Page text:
Carson Fulmer was quite good in his previous two outings. He was not good Friday night.
With the visiting Minnesota Twins in town, Fulmer didn’t make it out of the fourth inning after he surrendered four homers in the game’s first three innings, really all that needed to happen to determine the 6-4 final.
So was it two steps forward, one step back for the developing Fulmer? That’s a harsh and not really fair declaration to make, considering these kind of nights can happen to any big league pitcher.
But undoubtedly Fulmer is under a microscope for the rebuilding White Sox, who are using the 2018 season to find out what they have in a host of players and if those players are a part of the organization’s bright future. Fulmer — a first-round draft pick with plenty of potential — is a part of that group, which means that every start he makes will be looked at in a specific way.
Manager Rick Renteria has a habit of calling all these games for that group of young players “learning experiences.” It’s not difficult to see how Fulmer could have built on a pair of strong starts, allowing just two runs in 13 innings in his last two outings. But figuring out how a player builds on a string of up-and-down performances, inconsistent performances is a bit more challenging.
It seems like it just comes down to picking out the positives.
“Every time you go on the mound, regardless if it’s good or bad, you’re still learning,” Fulmer said. “Still get an opportunity to go out there and have another start, have another opportunity to learn and throw some positives under your belt.
“The veteran guys, they’re always on us about trying to take the positives out of every outing, but for me personally it’s really disappointing any time you go out there and get taken out of the game early.”
Fulmer’s positives were hard to come by in a game in which he watched four of his pitches leave the yard, including three in one inning. But Renteria pointed to the end of Fulmer’s outing, when after walking the first two hitters in the fourth, he got the next two out.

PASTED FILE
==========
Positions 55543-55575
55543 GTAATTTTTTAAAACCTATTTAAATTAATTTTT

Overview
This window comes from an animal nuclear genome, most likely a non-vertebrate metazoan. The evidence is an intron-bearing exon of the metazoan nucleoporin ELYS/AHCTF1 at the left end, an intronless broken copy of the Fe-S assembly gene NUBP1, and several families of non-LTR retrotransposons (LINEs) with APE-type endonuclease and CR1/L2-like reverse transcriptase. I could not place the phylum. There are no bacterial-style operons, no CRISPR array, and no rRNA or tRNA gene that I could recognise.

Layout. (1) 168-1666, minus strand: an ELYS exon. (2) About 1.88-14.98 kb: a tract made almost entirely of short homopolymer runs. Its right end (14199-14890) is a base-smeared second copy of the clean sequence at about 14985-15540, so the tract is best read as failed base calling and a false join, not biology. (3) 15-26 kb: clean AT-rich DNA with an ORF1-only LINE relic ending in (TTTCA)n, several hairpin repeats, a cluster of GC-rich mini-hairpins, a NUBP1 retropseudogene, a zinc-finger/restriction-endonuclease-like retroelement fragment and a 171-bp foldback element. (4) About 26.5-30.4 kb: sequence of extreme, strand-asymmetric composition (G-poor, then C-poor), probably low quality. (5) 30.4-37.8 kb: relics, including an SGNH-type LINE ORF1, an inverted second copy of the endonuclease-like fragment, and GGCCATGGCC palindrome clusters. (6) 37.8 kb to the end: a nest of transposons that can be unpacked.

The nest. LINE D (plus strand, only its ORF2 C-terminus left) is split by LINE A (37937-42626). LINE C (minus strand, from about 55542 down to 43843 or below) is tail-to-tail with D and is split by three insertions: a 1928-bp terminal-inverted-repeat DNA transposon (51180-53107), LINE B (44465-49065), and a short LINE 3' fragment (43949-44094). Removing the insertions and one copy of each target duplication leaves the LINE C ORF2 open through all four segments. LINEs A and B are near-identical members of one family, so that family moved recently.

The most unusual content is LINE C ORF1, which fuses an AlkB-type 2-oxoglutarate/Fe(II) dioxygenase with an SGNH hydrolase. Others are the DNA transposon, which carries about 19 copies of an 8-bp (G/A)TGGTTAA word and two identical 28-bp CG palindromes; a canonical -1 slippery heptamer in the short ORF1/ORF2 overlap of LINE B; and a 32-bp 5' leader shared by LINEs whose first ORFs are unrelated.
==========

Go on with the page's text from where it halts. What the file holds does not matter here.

You might think that’s grasping at straws. Or maybe it is a valuable learning experience that could benefit Fulmer down the line in his career.
“He ended up working, even when I left him out there to work in the fourth. He got through (Joe) Mauer and (Brian) Dozier, and I was expecting he’d be able to get through that,” Renteria said. “He worked very, very hard to manage that situation.
“I thought he worked, he tried to work and manage what he had today. He didn’t have his best command, but he had good stuff. I think it’s one of those things where he’s going to have to continue to slow it down a little bit, try to find a way to direct and be able to manage locating and commanding the zone as best he can.”
Regardless of how much was actually gleaned from this particular outing, the overarching themes stay the same when it comes to Fulmer’s opportunity this season. With the White Sox not expected to contend for any kind of championships, Fulmer and many of the team’s other young players will get plenty of playing time to show what they can do and whether or not they belong in the organization’s long-term plans.
With an ERA north of 5.00, Fulmer still has plenty to show. But he also has plenty of time to show it. He’s still yet to surrender more than four earned runs in a single outing this season, and those recent outings against the Seattle Mariners and Kansas City Royals were impressive.
And so while the message voiced by both Fulmer and Renteria on Friday night of moving on to the next start might sound like a cliche, it’s true. Fulmer will get another shot and another shot after that and another shot after that to keep his name in the conversation.